A colleague once criticized me for keeping the church door locked during the day. He is a catholic priest, a man, and doesn’t live in my world. I told him that unfortunately hospitality doesn’t trump security though I wish it did. Of course all the security in the world doesn’t keep someone from throwing a rock through a window and climbing in. And yet, as unsafe as the church staff might feel knowing that anyone who feels like it can bypass our expensive security system (complete with camera and buzzer) and come right in, it is not as unsafe as the woman must feel as she sleeps on the street, hears voices, and runs from the police. I would imagine that her world is unsafe to the point of daily terror. And yet, she is not uncommon. Over one-third of all homeless people have untreated psychiatric illnesses–about 250,000 individuals. (1)

In 2006, a study of 81 US cities, demonstrated a direct correlation between the decreasing availability of psychiatric hospital beds and the increase in homelessness. This study validates previous research conducted in Massachusetts and Ohio demonstrating that “27 and 36 percent of the discharges from state mental hospitals had become homeless within six months.” (2) In Jesus’s day, mental illness was understood as demon-possession and he called those demons out healing all whom he touched. Today, the demons of mental illness can be healed not with the touch of Jesus but with appropriate medical care. Except that there isn’t any. You might as well wait for the apocalypse than wait on help for those who are mentally ill and homeless.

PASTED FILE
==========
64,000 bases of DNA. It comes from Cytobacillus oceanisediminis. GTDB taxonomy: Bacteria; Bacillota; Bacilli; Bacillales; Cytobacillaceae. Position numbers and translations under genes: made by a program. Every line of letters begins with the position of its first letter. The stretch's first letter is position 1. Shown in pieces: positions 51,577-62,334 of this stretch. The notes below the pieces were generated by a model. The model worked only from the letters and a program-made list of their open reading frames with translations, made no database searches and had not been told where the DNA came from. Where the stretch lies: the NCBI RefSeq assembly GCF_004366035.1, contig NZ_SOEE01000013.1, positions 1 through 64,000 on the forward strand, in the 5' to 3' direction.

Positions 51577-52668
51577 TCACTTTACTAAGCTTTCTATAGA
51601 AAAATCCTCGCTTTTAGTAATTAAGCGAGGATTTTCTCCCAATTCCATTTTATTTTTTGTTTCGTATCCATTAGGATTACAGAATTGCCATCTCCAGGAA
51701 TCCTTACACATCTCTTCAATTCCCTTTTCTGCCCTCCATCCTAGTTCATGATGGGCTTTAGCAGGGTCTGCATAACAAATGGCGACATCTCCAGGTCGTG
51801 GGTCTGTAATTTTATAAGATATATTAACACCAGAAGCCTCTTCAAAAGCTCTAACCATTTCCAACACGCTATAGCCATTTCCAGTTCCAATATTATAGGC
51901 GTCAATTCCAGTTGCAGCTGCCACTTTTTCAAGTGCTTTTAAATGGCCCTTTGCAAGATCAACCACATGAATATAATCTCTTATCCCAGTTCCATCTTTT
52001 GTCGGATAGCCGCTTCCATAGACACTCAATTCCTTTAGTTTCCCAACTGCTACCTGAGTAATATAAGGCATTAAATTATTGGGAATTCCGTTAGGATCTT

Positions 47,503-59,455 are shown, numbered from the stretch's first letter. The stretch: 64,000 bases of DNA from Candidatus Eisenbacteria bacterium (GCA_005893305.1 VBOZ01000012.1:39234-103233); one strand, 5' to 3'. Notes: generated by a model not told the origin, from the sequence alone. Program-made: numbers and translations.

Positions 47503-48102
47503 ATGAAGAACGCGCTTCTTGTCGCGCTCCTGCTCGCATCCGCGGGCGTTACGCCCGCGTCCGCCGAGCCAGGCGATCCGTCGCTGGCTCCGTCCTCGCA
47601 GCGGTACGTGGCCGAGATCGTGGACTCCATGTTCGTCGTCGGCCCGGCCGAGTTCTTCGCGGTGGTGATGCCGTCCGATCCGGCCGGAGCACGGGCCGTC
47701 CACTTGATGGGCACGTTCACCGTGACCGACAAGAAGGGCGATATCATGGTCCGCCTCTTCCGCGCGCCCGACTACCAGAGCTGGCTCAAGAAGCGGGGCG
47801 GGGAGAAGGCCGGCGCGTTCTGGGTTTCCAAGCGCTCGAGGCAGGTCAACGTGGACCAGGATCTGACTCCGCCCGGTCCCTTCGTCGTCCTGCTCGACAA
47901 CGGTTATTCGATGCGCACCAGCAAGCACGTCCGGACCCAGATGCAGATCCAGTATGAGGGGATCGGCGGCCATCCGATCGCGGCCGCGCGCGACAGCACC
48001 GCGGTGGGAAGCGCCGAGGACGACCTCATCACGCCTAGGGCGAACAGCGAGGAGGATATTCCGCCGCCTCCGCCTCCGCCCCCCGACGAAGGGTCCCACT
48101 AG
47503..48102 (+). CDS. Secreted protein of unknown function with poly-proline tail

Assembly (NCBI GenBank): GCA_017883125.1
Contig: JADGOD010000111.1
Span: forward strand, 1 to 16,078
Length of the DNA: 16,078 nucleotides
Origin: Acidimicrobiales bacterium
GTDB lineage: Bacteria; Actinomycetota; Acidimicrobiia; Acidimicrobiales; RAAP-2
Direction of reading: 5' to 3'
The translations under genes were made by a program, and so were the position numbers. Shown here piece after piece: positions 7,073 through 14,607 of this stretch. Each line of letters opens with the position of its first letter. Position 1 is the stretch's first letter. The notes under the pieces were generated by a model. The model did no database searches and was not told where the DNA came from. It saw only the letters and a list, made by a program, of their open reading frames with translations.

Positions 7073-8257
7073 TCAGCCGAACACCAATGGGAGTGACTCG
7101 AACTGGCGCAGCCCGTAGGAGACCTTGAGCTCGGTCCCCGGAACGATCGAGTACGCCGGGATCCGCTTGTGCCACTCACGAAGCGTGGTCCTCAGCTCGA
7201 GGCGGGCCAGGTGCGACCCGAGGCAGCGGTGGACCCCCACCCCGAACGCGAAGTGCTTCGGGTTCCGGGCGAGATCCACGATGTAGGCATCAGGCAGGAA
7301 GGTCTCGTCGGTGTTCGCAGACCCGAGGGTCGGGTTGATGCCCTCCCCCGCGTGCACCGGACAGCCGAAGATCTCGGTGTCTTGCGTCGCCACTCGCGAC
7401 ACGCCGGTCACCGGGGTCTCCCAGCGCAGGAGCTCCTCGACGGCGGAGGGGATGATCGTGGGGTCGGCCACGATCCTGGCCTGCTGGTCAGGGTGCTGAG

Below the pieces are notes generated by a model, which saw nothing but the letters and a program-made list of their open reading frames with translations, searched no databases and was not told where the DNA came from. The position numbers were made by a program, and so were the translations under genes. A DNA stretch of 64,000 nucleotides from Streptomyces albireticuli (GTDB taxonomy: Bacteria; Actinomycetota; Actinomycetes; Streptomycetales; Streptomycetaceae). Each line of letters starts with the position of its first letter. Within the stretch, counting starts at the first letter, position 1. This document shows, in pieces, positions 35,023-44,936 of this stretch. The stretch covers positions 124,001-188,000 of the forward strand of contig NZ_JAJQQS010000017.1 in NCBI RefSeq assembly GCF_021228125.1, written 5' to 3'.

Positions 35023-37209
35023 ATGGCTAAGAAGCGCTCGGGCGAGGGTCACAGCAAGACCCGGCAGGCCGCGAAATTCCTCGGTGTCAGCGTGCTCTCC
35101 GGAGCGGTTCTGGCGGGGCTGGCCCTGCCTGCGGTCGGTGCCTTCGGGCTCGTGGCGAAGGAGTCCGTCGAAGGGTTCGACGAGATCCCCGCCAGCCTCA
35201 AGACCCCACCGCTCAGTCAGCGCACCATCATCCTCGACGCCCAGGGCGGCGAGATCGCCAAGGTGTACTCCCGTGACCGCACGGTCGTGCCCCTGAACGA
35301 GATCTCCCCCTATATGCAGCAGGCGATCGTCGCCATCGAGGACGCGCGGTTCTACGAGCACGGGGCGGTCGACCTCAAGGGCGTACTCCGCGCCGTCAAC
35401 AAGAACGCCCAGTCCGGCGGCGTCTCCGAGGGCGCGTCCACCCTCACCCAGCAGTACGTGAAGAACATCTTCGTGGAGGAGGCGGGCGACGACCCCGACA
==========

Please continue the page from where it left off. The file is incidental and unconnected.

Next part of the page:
Throughout the day following the window breaking, church members retold the story. I noticed that we described the woman who did it as “crazy” “on something” “out of her mind”. Sometimes we would laugh or smile as we described her bizarre behavior. Perhaps we had to make light of her not because we are really that insensitive (I hope), but because we desperately need to be freed from the responsibility and frustration that we feel for the woman and people like her. It is easier to laugh than it is to acknowledge the utter hopelessness of her situation. Our frustration comes from the reality that no matter how many bags of food, free winter coats, or soup kitchen meals we offer this person, none of it matters as long as her mental illness is untreated. She doesn’t stand a chance. Like many churches, the outreach program of Zion is great for people who have the chemistry of their brain in balance, but not for anyone who needs true mental health help.